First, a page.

I did this a bunch of years ago to swage eyes onto plastic coated cable into bicycle lock type cables. The bolt cutters didn't have enough thickness when the hole was drilled out, so I ground out the cutting edges and welded in what looks like 3/16 mild steel and drilled the hole with the jaws closed. Its made up a bunch of cables over the years and is still working fine. I wouldn't trust it (or me) to do a cable that my butt (or anyone else's) depended on, but for my purposes it was a good inexpensive alternative to the hundred + dollar official swaggers.
Reply to
Wally
If I measured a sweged connection with my dial calipers, and measured the go no go gague I would have a pretty good idea of wat was good and no good.
The fitting has no idea what machine is applying force to the connection as long as the amount of metal it displaced was teh proper depth and width.
The
Perhaps the real cheap bolt cutters do not have that adjustment, but most bolt cutters I have used (Even the made in china jobs.) have an adjustment. It would not be much to convert the function from cutting to swaging if the desired geomety was known.
The geometry of the jaw where the compression occurs may
Who pissed in your corn flakes? The guy is not trying to save a few hundred dollars by cutting corners on a crane cable, he is making a railing for Pete's sake. The metal doesn't really care if it gets squished in a hydraulic press, with a factory made swaging tool or a homemade die that is actuated with a BFH, all it cares about is the proper geometry and displacement.
Reply to
Roger Shoaf
Perhaps you didn't read the post to which I responded...
The poster Tom Wait wants to do this for an airplane.
Reply to
Stuart Wheaton
Actually the airplane reference was not to the converted bolt cutter, here is what Tom was referencing:
If "approved for use in an aircraft" means anything, this would suggest that the important thing is not so much what tool you use to do the job, but rather doing the job correctly. Tom's comment was about a go-no go gauge for a quality check.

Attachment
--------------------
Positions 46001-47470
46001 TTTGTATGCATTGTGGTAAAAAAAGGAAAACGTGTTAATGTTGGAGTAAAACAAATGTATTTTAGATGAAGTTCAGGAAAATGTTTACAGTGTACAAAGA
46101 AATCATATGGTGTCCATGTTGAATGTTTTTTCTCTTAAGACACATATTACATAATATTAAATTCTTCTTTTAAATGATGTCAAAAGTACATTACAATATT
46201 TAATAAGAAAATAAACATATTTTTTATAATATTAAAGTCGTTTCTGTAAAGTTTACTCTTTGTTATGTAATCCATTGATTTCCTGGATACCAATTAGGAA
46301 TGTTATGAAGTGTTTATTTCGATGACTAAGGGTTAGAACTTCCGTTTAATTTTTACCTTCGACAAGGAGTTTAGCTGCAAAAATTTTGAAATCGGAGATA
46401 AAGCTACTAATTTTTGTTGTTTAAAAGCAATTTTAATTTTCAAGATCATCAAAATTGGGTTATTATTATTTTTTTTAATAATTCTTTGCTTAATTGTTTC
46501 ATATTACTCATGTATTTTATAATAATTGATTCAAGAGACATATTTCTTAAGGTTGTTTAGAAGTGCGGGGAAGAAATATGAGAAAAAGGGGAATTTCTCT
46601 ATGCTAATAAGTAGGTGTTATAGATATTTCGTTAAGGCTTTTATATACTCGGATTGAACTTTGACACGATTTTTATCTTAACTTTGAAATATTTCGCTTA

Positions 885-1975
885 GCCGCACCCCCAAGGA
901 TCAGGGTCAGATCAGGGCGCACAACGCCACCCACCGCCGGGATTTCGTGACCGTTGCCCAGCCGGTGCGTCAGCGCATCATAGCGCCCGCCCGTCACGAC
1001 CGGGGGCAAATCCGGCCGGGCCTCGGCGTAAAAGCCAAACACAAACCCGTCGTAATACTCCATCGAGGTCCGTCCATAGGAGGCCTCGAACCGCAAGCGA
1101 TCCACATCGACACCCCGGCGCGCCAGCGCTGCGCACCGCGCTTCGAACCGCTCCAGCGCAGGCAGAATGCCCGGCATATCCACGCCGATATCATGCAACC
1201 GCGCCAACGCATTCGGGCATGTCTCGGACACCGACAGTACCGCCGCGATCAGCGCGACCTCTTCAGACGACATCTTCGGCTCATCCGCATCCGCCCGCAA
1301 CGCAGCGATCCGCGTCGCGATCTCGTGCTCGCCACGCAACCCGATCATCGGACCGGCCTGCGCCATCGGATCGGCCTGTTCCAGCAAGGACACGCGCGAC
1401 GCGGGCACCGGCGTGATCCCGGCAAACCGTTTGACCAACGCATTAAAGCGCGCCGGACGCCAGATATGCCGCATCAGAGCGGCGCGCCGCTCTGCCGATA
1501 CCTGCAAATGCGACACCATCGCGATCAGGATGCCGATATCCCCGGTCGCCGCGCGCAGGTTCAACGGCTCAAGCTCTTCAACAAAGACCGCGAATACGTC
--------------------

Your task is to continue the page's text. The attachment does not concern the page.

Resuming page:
As I understand it, a properly crimped cable end is stronger than the cable itself. If I was going to use of a tool of my own design for a critical application, I would damn sure test a few to failure to verify that my tool worked.
For a railing, I think the test would be if I could stand on a horizontal cable with out it failing it would pass.
Reply to
Roger Shoaf
Stuart ws right, I was _thinking of using a converted bolt cutter_ .I wanted to know if it would work. If I did do it I would certainly test some samples to verify it works before I went flying. The cable assy. doesn't care what squished the ferrule as long as it comes up to spec. As it turns out my local EAA chapter has a tool library that includes a cable swager so it's a moot point for me. However I would be interested to know if it works. Tom
Reply to
Tom Wait
This is an economy model for what you want.
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I have used one and it works as advertised. Roger
Reply to
Roger Paskell
One last thought on this subject, These tools are very common in Theatres. If you have need of a few crimps and you can take the parts with you, go to your local scene shop near quitting time with a few beers. If you have a bigger job, stop at the scene shop and see if anybody wants some freelance work. You can probably get it done quite cheaply.
Stuart
Reply to
Stuart Wheaton
I made a new set of jaws last night and they work great. Used 5/16" X 2" flat bar. The gear teeth that mesh under the shackle that holds the 2 jaws together were a bit tricky to make with a grinder and cutting disk but it turned out good. I made them and inch longer so in the future I could drill a new hole for different sized sleeves if a need to. I assembled the unit and closed the jaws and then drilled a 11/32" hole centered in the jaws which works great for 1/8" sleeves.
Reply to
mark
Could you put up a picture? Bob
Reply to
Bob Engelhardt